Okay. Thanks, Bob. And then on the capital, just now you kind of gotten to know Thomson a little bit better, I assume you've kind of gotten past the labor agreements you needed to get to for the definitive merger agreement. But are you still thinking that this doesn't change your capital return policy, with respect to maybe potential for dividend increase? And then, thinking about maybe capacity of $50 million to $75 million for share repurchases per quarter?

Lee Shavel

Yes. An -- just to reiterate what we've said before, we don't believe that the Thomson acquisition changes our capital return strategy in any way.

Niamh Alexander - Keefe, Bruyette, & Woods, Inc., Research Division

So still potential for the $50 million to $75 million a quarter?

Lee Shavel

Yes.

Operator

Our next question comes from Matthew Heinz from Stifel, Nicolaus.

Matthew S. Heinz - Stifel, Nicolaus & Co., Inc., Research Division

Just in light of the French transaction tax and then the potential for some of the individual E.U. members to go ahead with a sort of broader transaction tax. Do you think there's a possibility that, that pushes volume in certain markets into your [indiscernible] businesses where it doesn't look like those markets will be subject to any type of surcharges?

Robert Greifeld

Great question. So one, implicit in your point is that, that we don't see any possibility of a transaction tax in Sweden. In that the government has strongly spoken against it. And the kind of been there, done that back in the '80s and it did not work. Whether or not that represents opportunities for us on a pan-European basis, we can't say at this point. I'm looking at Hans-Ole for some answer -- answering this question. But certainly, something that we're spending time thinking about. It's a possible opportunity, but we're not sure if it's a definitive one at this point.

Matthew S. Heinz - Stifel, Nicolaus & Co., Inc., Research Division

Okay. And then just with respect to U.S. equity regulation. We have a new SEC chair coming into place here this year. I'm just wondering, how you kind of view the two-sided risk, I guess, between -- perhaps a broader crackdown on HFT, this could be detrimental to our business versus a -- sort of a shift away from internalization and dark [indiscernible] which could potentially benefit your business, how do you kind of view these potential offsets between those 2 pieces of regulation?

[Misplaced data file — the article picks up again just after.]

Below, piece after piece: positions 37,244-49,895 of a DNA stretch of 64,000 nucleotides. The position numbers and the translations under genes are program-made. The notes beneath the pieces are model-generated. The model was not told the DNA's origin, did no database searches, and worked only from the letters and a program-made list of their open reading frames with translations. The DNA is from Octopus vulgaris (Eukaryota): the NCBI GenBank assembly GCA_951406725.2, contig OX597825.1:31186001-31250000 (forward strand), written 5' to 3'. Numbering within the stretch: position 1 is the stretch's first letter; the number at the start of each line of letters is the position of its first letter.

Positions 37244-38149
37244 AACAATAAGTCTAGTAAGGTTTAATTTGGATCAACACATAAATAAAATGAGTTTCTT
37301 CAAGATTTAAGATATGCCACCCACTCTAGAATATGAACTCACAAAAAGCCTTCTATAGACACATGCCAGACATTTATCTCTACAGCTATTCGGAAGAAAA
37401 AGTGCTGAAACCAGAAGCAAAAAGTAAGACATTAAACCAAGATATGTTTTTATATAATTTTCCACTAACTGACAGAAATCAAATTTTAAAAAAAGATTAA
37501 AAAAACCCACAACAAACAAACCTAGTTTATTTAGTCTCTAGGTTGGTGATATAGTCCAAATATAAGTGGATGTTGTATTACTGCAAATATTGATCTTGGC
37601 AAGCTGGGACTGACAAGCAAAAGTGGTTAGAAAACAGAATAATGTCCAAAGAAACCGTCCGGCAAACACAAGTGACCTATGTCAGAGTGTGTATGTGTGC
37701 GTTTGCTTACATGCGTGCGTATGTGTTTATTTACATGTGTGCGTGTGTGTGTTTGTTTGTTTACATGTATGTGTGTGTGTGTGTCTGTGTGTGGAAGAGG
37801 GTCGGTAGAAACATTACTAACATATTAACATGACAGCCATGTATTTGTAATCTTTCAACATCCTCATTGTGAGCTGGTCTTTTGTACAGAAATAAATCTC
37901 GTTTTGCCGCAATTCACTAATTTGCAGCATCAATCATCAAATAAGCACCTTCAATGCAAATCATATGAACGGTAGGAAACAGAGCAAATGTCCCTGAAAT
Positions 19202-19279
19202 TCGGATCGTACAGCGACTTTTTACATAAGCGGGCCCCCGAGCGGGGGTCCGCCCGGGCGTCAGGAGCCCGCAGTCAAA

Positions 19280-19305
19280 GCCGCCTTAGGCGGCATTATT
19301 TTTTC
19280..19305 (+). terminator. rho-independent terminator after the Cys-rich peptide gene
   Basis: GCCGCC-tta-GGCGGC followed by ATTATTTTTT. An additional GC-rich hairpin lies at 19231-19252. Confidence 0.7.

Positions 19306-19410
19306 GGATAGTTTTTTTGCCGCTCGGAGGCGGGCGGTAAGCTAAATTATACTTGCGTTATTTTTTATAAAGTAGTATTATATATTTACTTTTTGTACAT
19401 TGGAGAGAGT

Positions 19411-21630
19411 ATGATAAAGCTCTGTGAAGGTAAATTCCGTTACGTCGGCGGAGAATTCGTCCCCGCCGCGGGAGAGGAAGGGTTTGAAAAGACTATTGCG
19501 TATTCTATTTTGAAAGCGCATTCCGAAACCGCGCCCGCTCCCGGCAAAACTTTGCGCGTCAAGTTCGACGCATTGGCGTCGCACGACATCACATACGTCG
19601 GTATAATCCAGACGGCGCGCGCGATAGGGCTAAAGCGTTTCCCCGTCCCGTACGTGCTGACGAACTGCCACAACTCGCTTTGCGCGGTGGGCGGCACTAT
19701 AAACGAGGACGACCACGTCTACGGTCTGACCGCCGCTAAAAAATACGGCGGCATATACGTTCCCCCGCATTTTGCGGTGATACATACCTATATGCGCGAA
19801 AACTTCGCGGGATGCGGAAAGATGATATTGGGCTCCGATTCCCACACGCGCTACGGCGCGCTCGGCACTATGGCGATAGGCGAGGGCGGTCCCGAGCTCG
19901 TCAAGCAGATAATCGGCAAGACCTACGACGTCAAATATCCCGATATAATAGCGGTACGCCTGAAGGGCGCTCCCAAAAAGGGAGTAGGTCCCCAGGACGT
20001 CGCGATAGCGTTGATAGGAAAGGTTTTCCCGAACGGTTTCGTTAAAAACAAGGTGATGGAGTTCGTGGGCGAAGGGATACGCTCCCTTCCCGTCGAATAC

Robert Greifeld

Yes. So I would say, one, in 2013, with respect to our planning, we have neither positive nor negative impacts from regulatory changes. That being said, if we were to give percentages on one thing happening versus the other. I think there's a growing and broadening base of participants who recognize that the increasing darkness of the market represents a problem. And so I would be more optimistic that in the fullness of time, we're able to make some changes on that. And I certainly believe, with respect to transaction taxes, that it's not something that we've heard mentioned for a long period of time in the States.

Matthew S. Heinz - Stifel, Nicolaus & Co., Inc., Research Division

And then, the HFT piece?

Robert Greifeld

Well, that kind of kind of goes a little bit hand-in-hand with the transaction tax. We don't see any movement with respect to transaction tax or HFT at this point in time. But clearly, not here to speak for the commission and they have to go through their own set of deliberations.

Operator

Our next question comes from Alexander Blostein from Goldman Sachs.

Alexander Blostein - Goldman Sachs Group Inc., Research Division

I wanted to follow-up on a couple of things. I guess when I look across the business, look at the Access Services business, look at the Market Tech business, and I guess where you got into a slight decline quarter-to-quarter in the Technology business. But when you look across the street, it feels like 2013 is still going to be a year for the rationalization across the seel side [ph] community, maybe to some extent the buy side [ph] community. When you think about these businesses for you guys, how do you feel about, I guess, the growth prospects in those 3 buckets for 2013?

Robert Greifeld

This is Bob. I would say, one, our general attitude to each and every one of our businesses, without exception, is markedly more positive than 2012. And if you recollect in this call a year ago, we gave a fairly somber update. So that's a good thing. We also recognize that's against a low bar with respect to what our expectations were for '12. But it's good that it's better. And as I've said previously, January, for our businesses, has tracked better than we planned. Beyond that, it's hard for us to make predictions for the whole year.

Lee Shavel